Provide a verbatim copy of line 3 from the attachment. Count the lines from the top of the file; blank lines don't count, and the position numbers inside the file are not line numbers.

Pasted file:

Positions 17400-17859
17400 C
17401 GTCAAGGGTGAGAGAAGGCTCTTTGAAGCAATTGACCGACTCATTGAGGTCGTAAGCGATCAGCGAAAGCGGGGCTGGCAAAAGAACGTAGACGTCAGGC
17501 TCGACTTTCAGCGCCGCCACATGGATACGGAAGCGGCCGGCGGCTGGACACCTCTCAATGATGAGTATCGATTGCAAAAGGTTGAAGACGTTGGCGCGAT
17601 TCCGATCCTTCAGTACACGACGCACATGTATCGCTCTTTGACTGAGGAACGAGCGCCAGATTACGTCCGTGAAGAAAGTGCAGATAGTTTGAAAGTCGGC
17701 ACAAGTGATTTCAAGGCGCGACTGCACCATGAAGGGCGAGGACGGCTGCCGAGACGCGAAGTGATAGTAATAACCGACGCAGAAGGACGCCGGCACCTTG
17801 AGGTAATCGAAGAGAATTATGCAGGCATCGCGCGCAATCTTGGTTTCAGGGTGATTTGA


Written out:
17401 GTCAAGGGTGAGAGAAGGCTCTTTGAAGCAATTGACCGACTCATTGAGGTCGTAAGCGATCAGCGAAAGCGGGGCTGGCAAAAGAACGTAGACGTCAGGC